I. DOING USELESS THINGS, things which concern no one, and might as well be left alone: as, e.g., magic, which is described by this word (Acts 19:19); or natural science, which is so described in the Athenians' accusation of Socrates!

II. MEDDLING WITH MATTERS WHICH DO NOT CONCERN THE DOER, BUT DO CONCERN OTHER PEOPLE (1 Timothy 5:18). Bishop Lightfoot suggests, that the play can be kept up through the words "business" and busy; we might perhaps say, not being business men, but busy bodies. But which of the two notions mentioned above is to be considered most prominent here, we cannot tell for certain.

1. The Thessalonians do not seem to have been much carried away by the first class of dangers — idle speculations such as those of the Ephesian and Colossian churches. Yet we cannot altogether exclude this meaning here. St. Paul's readers had been overbusy in theorizing about the position of the departed at Christ's coming (1 Thessalonians 4:15), and had been so eager over their idle doctrines of the Advent as to falsify, if not actually to forge, communications from St. Paul (2 Thessalonians 2:2). Such false inquisitiveness and gossiping discussions might well be described by the Greek word we are now considering.

2. Everything, however, points to a more practical form of the same disposition to mask idleness under cloak of work; feverish excitement, which leads men to meddle and interfere with others, perhaps to spend time in "religious" work which ought not to have been spared from everyday duties (1 Thessalonians 4:11, 12). There is nothing to shew definitely how this busy idleness arose, but it may very probably be the troubled and shaken condition of mind spoken of in 2 Thessalonians 2:2.

(Canon Mason.)That with quietness they work —

1. There is probably no means of grace more strengthening against temptation, more healthful for the spirit, more uplifting towards God, than honest, earnest work. When God placed man in the Garden of Eden, He placed him there not for the sole purpose of contemplation, but to dress the garden and keep it. The Saviour is reputed to have worked at His foster father's bench, and thus to have consecrated all human toil. Even His Sabbaths were spent in worship and in doing good. The most religious life is often thus a life of unremitting toil.

2. Upon the scroll of Nature is written the gospel of work. For Nature seldom supplies our necessities or meets our conveniences by provisions ready made for use. Nature furnishes the raw material: the Clay to be fashioned into bricks, the iron to be converted into machinery, the fertility of the soil to be husbanded by cultivation, the produce of distant lands to be first transferred by the seaman's endurance and the merchant's enterprise to the place of manufacture, and then to be spun and woven by the diligence of the artizan into cloth suitable for wear. Even Nature declines to satisfy our wants unless we work in her laboratories, and recognize the Divine obligation of earning our bread by the sweat of the brow. Nature thus exalts every labourer into a disciple of God, learning in the Book of Nature the dignity and value of toil.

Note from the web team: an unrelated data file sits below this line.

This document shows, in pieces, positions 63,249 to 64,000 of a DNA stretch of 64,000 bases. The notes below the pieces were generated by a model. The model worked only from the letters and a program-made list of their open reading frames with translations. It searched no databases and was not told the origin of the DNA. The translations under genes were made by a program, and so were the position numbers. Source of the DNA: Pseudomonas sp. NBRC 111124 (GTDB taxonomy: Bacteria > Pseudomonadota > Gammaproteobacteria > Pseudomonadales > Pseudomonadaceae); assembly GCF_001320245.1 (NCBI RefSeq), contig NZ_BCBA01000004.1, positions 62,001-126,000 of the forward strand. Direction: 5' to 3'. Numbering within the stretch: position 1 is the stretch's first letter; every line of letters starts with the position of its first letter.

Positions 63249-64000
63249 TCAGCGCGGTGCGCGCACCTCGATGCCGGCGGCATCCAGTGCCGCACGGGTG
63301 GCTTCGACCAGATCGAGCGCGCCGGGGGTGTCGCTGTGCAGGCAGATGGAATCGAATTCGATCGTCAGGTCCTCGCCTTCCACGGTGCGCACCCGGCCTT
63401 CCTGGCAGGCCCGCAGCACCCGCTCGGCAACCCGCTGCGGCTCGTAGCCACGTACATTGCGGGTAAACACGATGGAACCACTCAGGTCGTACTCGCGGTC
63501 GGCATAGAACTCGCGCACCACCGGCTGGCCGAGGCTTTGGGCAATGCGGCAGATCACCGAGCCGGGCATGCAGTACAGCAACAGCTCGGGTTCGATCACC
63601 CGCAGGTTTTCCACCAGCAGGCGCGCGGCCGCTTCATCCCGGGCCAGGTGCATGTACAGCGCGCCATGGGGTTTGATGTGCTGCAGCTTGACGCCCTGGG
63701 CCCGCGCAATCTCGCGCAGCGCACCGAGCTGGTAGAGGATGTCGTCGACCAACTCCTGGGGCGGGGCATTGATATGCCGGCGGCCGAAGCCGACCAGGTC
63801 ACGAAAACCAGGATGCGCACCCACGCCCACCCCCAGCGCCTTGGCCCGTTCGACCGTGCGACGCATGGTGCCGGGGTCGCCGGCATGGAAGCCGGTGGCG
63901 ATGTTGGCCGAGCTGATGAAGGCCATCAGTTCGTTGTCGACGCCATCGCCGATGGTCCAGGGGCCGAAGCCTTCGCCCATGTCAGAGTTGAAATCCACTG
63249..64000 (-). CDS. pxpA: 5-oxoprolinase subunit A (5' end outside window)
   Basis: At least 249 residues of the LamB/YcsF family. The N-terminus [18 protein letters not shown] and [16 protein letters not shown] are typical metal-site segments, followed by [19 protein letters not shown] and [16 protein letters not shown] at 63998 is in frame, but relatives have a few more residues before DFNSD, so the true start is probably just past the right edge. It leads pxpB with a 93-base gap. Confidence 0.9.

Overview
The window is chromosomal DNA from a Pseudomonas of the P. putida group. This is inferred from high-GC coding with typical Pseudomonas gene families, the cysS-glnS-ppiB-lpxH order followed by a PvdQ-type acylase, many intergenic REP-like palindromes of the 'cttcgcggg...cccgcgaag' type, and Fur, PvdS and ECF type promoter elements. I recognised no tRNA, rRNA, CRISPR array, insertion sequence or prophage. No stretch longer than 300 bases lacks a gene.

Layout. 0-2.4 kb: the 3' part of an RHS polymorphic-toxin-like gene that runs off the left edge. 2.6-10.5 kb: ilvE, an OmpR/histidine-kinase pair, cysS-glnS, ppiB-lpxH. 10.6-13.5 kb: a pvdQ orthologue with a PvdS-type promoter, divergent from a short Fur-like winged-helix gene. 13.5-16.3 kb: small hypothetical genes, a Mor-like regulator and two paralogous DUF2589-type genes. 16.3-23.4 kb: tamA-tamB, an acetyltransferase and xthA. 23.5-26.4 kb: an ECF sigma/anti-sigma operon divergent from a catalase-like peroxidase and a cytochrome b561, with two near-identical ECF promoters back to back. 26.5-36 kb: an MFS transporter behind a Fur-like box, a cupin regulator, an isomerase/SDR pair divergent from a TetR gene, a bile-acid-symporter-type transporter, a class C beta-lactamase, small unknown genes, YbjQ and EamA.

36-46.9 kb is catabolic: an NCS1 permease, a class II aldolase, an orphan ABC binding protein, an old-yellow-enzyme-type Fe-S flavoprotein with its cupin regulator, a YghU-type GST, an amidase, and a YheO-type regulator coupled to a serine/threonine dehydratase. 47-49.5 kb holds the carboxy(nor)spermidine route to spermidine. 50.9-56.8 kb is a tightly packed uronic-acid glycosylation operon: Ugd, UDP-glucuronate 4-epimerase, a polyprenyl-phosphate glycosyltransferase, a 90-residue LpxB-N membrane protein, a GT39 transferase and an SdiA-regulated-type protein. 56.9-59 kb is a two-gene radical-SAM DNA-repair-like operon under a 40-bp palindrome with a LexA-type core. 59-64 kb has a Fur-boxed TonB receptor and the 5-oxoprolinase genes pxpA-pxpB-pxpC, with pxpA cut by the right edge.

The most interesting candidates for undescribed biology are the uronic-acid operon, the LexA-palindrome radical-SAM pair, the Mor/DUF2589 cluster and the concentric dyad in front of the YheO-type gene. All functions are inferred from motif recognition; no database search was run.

3. History harmonizes with Nature in the pronouncement of this verdict upon the blessedness of work. The most forward nations of the world are those which have been compelled by the necessities of climate and geographical position to labour most diligently for their daily sustenance. The most backward races are those which dwell in sunny lands, where fruits grow without strenuous husbandry, and where the glow and inspiration of effort are only partial and weak.

4. The experience of the Church may be added in favour of the elevating influence of work. Where does infidelity most abound? Not among the busy and industrious classes, but among the luxurious, the leisurely, the indolent. Doubters may not be always drones, but drones are commonly doubters. The pests of the commonwealth and the poisons of society are its loungers, its idlers, its non-working element; those who simply "eat the fruits of the earth and do no good and die"; who neither work for their own private advantage, nor devote themselves to the public weal. The idle man is in the full glare of temptation, and upon the high road to iniquity.

5. Work is a great preservative for the soul. It drains off the evil humours of the flesh; it parries the thrusts of temptation; it yields the fruits of a peacable heart; it delights with the reflection of useful service to others; it gives to man the exalted sense of being a cooperator with God in Nature, in the world, and in the Church,

(J. W. Diggle, M. A.)